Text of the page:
Civic Scenery, Civic Statuary

Neighbours by Joe Rosenthal

EDITOR’S NOTE: Shaun Merritt begins a new column on public art in Toronto, looking at what we have, where it is, and some of the stories behind it.

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One day while looking into the history of Toronto I came across a fascinating piece on the CBC’s website created by radio host Mike Smee and his friend Alan Skeoch, my history teacher from Parkdale Collegiate and a regular columnist on “Radio Noon.” The site featured walking tours of the Toronto islands, the BeachSunnyside, and the numerous installations of public art on University Avenue. “The Art of the Avenue,” as they called it, describes the stories behind the artwork and is the inspiration behind this current endeavour to catalogue Toronto’s Public Art, some that may be overlooked as we pass through the city.

The first exhibit of public art is entitled  “Neighbours” by artist Joe Rosenthal. The work is located at St. Michael’s College at the University of Toronto. It is made of bronze and was installed in 2001.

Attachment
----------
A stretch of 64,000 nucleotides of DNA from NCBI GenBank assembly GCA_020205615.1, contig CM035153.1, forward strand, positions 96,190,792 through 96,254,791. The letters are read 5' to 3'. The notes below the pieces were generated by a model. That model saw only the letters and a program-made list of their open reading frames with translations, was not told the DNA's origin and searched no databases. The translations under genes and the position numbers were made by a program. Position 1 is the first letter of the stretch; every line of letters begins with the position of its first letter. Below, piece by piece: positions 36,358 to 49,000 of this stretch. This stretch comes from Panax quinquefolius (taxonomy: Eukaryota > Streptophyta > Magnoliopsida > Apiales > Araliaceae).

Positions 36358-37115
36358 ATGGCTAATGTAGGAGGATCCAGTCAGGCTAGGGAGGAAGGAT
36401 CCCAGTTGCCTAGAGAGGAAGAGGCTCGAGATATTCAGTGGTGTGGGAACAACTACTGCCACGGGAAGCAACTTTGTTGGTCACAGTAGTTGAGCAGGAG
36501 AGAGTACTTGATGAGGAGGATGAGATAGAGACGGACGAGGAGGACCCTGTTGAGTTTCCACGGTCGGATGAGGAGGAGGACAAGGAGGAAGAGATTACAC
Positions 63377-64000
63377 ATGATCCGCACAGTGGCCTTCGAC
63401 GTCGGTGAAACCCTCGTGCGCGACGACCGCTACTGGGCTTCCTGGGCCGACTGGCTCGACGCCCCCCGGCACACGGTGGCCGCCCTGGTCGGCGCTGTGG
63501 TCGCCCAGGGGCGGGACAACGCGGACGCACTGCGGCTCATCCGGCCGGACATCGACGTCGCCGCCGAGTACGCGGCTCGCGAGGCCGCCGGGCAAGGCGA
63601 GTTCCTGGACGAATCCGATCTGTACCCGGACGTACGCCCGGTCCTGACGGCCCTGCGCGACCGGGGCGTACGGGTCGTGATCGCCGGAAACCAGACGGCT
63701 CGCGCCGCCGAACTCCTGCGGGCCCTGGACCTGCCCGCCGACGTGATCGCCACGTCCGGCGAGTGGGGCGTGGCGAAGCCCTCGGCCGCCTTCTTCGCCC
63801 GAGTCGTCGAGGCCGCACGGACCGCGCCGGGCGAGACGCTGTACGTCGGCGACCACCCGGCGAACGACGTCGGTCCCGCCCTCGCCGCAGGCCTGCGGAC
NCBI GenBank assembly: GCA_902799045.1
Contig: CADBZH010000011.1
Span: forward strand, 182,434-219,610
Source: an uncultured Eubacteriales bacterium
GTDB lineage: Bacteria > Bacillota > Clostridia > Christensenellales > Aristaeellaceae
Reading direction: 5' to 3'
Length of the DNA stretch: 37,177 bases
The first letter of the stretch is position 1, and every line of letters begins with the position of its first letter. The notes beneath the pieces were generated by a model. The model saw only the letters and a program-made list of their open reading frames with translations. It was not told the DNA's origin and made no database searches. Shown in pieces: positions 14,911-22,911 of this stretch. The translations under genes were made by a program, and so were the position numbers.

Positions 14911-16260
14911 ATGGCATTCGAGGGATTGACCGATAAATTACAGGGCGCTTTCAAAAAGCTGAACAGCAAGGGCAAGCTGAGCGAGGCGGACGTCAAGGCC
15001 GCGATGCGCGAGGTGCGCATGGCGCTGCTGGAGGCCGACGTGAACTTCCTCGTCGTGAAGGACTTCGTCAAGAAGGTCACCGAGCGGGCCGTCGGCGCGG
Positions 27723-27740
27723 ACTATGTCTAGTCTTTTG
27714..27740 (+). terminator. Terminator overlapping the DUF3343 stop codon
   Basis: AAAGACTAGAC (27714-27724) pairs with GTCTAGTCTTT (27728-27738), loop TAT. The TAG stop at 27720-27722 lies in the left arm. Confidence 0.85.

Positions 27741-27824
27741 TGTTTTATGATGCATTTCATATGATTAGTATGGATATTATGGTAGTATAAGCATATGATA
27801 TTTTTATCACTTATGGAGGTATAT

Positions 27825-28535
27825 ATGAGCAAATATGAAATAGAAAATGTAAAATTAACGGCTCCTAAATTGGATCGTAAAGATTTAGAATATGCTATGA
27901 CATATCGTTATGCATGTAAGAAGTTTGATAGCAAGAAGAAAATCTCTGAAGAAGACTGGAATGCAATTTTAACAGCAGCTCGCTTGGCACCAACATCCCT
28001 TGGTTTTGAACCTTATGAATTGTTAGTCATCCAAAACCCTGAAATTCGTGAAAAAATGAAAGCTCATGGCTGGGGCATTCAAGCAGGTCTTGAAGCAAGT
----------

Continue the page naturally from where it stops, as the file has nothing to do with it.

Artist Joe Rosenthal was born in Romania in 1921. He came to Canada in 1927 and served in the Canadian Armed Forces from 1942-1945. He studied at the Ontario College of Art and continued his learning on extensive sketching trips through the Northwest Territories, Mexico, Cuba, England, Holland, France, Italy, Spain, Greece, Jordan, Israel, and Egypt.His work has been recognized with awards from the Art Gallery of Ontario, the Canada Council, and the Toronto Outdoor Exhibition.  He is a member of the Royal Canadian Academy and the Ontario Society of Arts.

photos by Shaun Merritt.

3 comments

  1. That’s some beautiful scenery in Toronto. I really find the monuments on University Avenue and Queen’s Park Circle inspiring. That monumental quality to public space is quite beautiful. It would be great if it lived on in new spaces today.

  2. An excellent site. Photographs are excellent and the informaion is well written. Thank you for this.

  3. Great idea for a column. I think the artwork itself deserves at least as much discussion as the artist.

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